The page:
The picture that emerges in analyzing this new information is a troubling one. Some of the key facts that the Committee put on public record during yesterday's hearing thanks to the cooperation of the State Department and CIA are the following: One, during 1980-84, the Honduran military committed most of the hundreds of human rights abuses reported in Honduras. These abuses were often politically motivated and officially sanctioned; two, Honduran military units were trained by the U.S.--members of these units have been linked to death squad activities such as killings, disappearances, and other human rights abuses; three, the CIA's reporting of human rights abuses was inconsistent. Reporting inadequacies precluded CIA headquarters from understanding the scope of human rights abuses; four, the responsibility for monitoring and taking action against domestic subversion in Honduras was first the responsibility of a special unit of the Public Security Forces, FUSEP; five, at the recommendation of a joint U.S./Honduran military seminar, this responsibility was transferred in early 1984 to a new unit (which came to be known as Battalion 316) under the supervision of the Military Intelligence Division of the Armed Forces General Staff; and six, the FUSEP special unit and Battalion 316 counter terrorist tactics included torture, rape and assassination against persons thought to be involved in support of the Salvadoran guerrillas or part of the Honduran leftist movement; seven, as many as 250 instances of human rights abuses in Honduras are officially documented, including disappearances, torture, extra judicial killings; and eight, at least one death squad was known to have operated during 1980-84. This death squad was called ELACH, The Honduran Anti-Communist Liberation Army. There is information linking this death squad to chief of the National Intelligence Directorate of the Honduran Public Security Forces. When Ambassador Negroponte came before the committee in 1989 in the context of his nomination to the position of US Ambassador to Mexico, I asked him a number of questions related to his tenure in Honduras, two questions dealt with human rights. Given what we know about the extent and nature of Honduran human rights abuses, to say that Mr. Negroponte was less than forthcoming in his responses to my questions is being generous.The Baltimore Sun expose of Battalion 316 is online here. You may feel you've read it all before, even if you haven't. We fear you may soon have the opportunity to read it all again, and again:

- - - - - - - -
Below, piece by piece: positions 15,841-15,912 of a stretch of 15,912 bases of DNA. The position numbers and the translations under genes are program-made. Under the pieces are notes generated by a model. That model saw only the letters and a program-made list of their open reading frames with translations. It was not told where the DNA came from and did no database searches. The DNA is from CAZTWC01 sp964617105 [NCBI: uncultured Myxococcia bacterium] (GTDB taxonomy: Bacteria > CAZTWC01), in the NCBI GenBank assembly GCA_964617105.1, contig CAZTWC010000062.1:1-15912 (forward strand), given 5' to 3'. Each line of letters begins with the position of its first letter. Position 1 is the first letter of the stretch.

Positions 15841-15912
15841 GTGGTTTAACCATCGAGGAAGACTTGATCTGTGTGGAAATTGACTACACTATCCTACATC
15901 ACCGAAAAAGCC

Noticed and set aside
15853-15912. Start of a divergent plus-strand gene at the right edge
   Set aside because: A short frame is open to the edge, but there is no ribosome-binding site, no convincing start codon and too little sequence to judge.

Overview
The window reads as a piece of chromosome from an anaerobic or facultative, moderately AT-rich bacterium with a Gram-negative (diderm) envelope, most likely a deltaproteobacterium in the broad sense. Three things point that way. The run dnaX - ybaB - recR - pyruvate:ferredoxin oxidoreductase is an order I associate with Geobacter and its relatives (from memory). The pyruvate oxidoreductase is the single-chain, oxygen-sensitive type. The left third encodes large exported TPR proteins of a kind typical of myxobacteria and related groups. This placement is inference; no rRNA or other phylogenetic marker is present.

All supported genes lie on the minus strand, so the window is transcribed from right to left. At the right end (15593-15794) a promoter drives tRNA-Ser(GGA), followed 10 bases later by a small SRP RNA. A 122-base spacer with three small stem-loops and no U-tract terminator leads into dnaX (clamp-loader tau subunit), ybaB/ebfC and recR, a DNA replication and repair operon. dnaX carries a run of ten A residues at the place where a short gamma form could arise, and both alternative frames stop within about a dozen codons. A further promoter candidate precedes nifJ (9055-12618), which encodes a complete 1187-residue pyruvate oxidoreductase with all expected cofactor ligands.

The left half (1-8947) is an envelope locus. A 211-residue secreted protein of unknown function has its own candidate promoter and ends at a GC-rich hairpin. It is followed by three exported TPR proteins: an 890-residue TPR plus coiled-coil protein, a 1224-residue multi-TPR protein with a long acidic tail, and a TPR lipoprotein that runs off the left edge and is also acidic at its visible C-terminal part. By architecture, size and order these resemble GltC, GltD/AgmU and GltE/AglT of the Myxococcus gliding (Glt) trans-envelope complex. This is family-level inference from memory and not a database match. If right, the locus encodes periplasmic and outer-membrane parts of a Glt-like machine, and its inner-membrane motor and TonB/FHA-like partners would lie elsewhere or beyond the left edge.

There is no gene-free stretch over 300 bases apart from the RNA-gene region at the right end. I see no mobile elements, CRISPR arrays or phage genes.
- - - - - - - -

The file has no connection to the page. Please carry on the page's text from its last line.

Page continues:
The prisoners of Battalion 316 were confined in bedrooms, closets and basements of country homes of military officers. Some were held in military clubhouses at locations such as INDUMIL, the Military Industries complex near Tegucigalpa.(A tip of the imperial diadem to Zemblan patriot Darms, who improved upon our original title gag in comments below.)
They were stripped and tied hand and foot. Tape was wrapped around their eyes.
Those who survived recall interrogation sessions that lasted hours. Battalion members shouted obscenities, accused them of being terrorists, and told them they would never see their families again if they did not answer questions and confess . . . .
"They never accused me of anything specific," said [Milton] Jimenez in an interview in Tegucigalpa, where he is now a lawyer. "They said they knew I was a terrorist and they asked, 'Who are your friends?'"
There was nothing sophisticated about the torture employed by Battalion 316. In addition to la capucha - a piece of rubber cut from an inner tube that prevents a person from breathing through the mouth and nose - they used rope to hang victims from the ceiling and beat them, and extension cords with exposed wires for shock torture.
Gloria Esperanza Reyes, now 52, speaking in an interview at her home in Vienna, Va., describes how she was tortured with electric wires attached to her breasts and vagina. "The first jolt was so bad I just wanted to die," she said . . . .
"The Argentines came in first, and they taught how to disappear people. The United States made them more efficient," said Oscar Alvarez, a former Honduran special forces officer and diplomat who was the general's nephew.
"The Americans ... brought the equipment," he said. "They gave the training in the United States, and they brought agents here to provide some training in Honduras.
"They said, 'You need someone to tap phones, you need someone to transcribe the tapes, you need surveillance groups.' They brought in special cameras that were inside thermoses. They taught interrogation techniques."